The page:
FIELD WORK: Paul Ebenkamp

On the occasion of Mark di Suvero at Crissy Field, SFMOMA curator of public programs Frank Smigiel and poet and playwright Kevin Killian co-organized a small chapbook of poetry, beautifully hand-produced by Andrew Kenower and Lara Durback. We are posting selections from FIELD WORK on Open Space throughout the fall.

Antipode And Bad Math After Rexroth

oblivion’s a cutting foam
from where I might see
the slick hitch and pivot of
benevolent neglect’s dream
a swarm of polarized iron
drifting through slits in its lid
a thing that makes more sense
the more it’s detonated
into something else
a body nodding godlessly off
across thought’s losses like
sine waves reddening
the wind through the weather
patterns of a planet’s assonance
aswim in pineal glands
wherein I sat and sounded out
dark arguments against just
tossing a million ellipses in
between unequal things
heat to vacuum
lacuna to bruise
I felt audile like a surface wave
a hyphen in live vapor
its skin in dehiscence thrown
out or away or strewn on the lawn
rain tapping its membrane
keeping time out of it
a dot between arcs
livid like an empty phrase
that cannot be erased
from within its trace of poem
about waste and its abatement
thinking from these overly
lineated interstices that if rain’s
going to fall this late in the season
then I’m rewriting the calendar to reflect that
stranded as I am up at headquarters
astride a ladder’s steps
its suction cups come unstuck
and breathing four feet in front of me
until it sickens the nearest
distance’s bare maximum
crammed into prismatic miasma
by which I mean a bunch of useless
facts packed like ballast
on a lifetime of entire afternoons
always turning bland or rancid
in the groaning sum
of all this ink can speechless feel
without a second tongue
holding its shift keys down
on a moon’s worth of wattage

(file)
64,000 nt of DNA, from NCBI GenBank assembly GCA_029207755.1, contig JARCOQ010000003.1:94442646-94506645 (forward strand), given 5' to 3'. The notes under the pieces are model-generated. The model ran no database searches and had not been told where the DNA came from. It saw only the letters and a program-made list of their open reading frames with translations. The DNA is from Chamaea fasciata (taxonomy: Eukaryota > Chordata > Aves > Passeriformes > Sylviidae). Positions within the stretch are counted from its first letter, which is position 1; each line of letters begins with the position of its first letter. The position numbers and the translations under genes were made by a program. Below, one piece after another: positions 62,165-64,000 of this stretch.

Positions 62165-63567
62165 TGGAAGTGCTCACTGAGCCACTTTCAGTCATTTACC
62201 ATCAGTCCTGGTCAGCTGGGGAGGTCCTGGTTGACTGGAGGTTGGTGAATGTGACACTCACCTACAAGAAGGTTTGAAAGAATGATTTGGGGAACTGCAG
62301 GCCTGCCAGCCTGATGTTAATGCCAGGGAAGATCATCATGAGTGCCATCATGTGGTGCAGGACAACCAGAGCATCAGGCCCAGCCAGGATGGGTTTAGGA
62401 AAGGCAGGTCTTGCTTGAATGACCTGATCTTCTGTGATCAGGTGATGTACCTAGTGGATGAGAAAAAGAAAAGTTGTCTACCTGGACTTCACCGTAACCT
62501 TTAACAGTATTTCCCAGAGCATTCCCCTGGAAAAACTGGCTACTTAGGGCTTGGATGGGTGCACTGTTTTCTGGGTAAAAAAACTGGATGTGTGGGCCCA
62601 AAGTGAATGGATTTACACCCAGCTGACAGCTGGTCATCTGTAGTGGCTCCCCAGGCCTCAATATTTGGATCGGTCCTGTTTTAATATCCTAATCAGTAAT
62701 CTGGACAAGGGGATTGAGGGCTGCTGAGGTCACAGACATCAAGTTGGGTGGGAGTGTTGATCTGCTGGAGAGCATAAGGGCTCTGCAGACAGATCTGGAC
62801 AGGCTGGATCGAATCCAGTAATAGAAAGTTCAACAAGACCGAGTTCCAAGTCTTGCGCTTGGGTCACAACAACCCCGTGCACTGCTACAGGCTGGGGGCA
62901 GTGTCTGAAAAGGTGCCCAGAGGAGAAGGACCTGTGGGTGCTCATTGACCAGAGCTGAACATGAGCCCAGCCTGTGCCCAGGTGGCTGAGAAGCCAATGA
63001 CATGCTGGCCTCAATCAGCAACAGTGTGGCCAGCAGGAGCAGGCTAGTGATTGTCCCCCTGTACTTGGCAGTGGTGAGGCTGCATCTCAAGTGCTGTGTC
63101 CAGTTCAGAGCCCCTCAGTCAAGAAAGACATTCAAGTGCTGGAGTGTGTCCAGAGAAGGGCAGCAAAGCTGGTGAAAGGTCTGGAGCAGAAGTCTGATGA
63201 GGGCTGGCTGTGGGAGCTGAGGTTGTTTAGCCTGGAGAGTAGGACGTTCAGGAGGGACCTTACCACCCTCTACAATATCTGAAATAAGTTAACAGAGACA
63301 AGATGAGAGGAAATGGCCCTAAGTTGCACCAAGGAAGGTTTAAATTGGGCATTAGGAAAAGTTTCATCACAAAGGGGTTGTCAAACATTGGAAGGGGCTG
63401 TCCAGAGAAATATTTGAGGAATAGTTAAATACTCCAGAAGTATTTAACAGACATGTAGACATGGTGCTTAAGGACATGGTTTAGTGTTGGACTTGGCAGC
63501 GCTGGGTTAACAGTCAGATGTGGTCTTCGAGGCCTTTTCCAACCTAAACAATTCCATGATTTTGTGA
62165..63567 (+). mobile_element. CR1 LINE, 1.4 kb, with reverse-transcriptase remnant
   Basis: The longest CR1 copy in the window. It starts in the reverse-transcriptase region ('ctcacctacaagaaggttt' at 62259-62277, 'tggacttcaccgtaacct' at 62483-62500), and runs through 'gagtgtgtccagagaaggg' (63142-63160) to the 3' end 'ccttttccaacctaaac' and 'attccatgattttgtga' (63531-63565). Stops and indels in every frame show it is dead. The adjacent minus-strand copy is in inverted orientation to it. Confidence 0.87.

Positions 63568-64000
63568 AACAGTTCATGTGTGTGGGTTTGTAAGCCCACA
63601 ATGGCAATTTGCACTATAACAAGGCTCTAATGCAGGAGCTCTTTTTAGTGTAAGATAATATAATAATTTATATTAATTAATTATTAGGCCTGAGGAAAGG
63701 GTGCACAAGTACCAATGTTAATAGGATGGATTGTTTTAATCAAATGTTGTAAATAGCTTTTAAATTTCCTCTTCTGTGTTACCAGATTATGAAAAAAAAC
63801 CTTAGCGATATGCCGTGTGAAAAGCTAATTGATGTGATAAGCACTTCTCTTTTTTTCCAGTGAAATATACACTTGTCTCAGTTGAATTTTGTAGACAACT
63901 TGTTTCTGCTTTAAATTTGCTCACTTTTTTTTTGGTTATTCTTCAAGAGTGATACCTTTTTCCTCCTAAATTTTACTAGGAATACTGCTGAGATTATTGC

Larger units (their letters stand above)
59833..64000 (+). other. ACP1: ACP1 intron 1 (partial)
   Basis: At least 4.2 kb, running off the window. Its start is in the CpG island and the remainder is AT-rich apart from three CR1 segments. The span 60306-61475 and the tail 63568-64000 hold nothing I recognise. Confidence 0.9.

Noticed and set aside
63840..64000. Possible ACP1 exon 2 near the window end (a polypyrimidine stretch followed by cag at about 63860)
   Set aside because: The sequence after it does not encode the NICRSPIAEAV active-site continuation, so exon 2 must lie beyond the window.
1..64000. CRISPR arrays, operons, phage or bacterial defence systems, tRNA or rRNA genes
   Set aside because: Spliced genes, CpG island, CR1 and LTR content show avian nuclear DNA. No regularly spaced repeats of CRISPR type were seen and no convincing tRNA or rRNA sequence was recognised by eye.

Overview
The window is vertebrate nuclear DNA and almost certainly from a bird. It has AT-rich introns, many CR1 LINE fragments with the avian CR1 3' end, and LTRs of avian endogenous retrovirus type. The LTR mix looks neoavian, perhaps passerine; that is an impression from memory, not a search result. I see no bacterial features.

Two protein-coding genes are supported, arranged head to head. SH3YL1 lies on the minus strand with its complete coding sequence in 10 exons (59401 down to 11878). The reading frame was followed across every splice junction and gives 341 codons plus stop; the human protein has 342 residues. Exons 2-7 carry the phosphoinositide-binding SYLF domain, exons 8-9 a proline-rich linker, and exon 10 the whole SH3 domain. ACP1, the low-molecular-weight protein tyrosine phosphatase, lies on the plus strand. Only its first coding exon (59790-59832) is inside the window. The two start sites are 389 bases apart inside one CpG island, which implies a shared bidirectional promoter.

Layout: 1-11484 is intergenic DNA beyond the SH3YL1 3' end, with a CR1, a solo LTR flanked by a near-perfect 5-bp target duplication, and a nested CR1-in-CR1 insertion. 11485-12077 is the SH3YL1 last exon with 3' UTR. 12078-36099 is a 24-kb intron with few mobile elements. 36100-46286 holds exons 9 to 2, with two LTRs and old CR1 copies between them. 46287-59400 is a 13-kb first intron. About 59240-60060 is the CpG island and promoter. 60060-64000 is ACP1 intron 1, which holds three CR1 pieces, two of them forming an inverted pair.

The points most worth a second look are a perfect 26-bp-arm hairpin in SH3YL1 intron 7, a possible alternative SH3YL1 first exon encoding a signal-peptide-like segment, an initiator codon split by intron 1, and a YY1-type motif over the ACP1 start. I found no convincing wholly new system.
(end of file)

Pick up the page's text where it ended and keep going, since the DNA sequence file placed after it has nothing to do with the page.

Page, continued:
to practice my cursive
knee deep in acoustics
but lately food fakes itself
just to get in my mouth
and all I see
beyond these walls
is a lot of paste
not a grace note in sight
but to ripen and step into
as crazes close over us
as names last an instant
there are no two things
time’s just an example
to the time around it
blushing like a thickener
in my skull’s guts
whose aura or core is a light
in which I am never shown anything
whose inner ear could sleep
on a freeway median
drunk on background radiation
under the din-bleached sky
bleating down for miles
without internet


who can’t think it over
whose song’s gone lossy
as an MP3 left to bleed
at 96 kilobytes per second
on a ghost beach
coveted for its real estate
and minded like a remnant
any pliant bit of sequoia
bark could have started
its ratio of voice to throat
curtaining between me
heartless marvels depending
a mile above that wave out
there at that distance
that inch of sifted element
that refracts on contact
with the saturated anima
roaming my chromatic scales
rest after rest after rest
after rest after rest after
which numb clothes like
what we wore to bed become
as studious as shadows
folded open all golden
as by an alphabet’s hex cold protein
rains on hearts of palm
in forts and yards cascades and acres
dim crests spilling zilch
there’s too much to show for it
there’s no clouds in the storm
I still can’t see at thing in
but light and edge aren’t the same
and cursive script leaving cursive
stains across the climate
won’t sop up that lack
clot with a whole sworn through it
the Great Pacific Garbage Patch
a hissing salvage whorl
whose body’s prosody
curdles its surplus
as if nature’s heaven
meant zero degrees Kelvin
and we were the silken
awfulness of poesis secreted
from a riot of sand and rock salt
a nescient decrement
taking ice apart as light
and dark blue pink orange
purple red yellow and gray
by an asymptote’s shoves
I am impossibly unsurrounded
in solvent and octave
soaked fields clanging


Paul Ebenkamp  lives in Berkeley. Recent work can be viewed at He is the author of “Seizured in the Ease” (Mondo Bummer Press) and is editor of several books including Early Women Modernist Poets: An Anthology; The Etiquette of Freedom: Gary Snyder and the Practice of the Wild; and Whitman’s Song of Myself: Selected Poems and a Lexicon (all from Counterpoint Press). Poems have appeared in The Cultural Society, Try!, Mrs. Maybe, Calaveras, and others.

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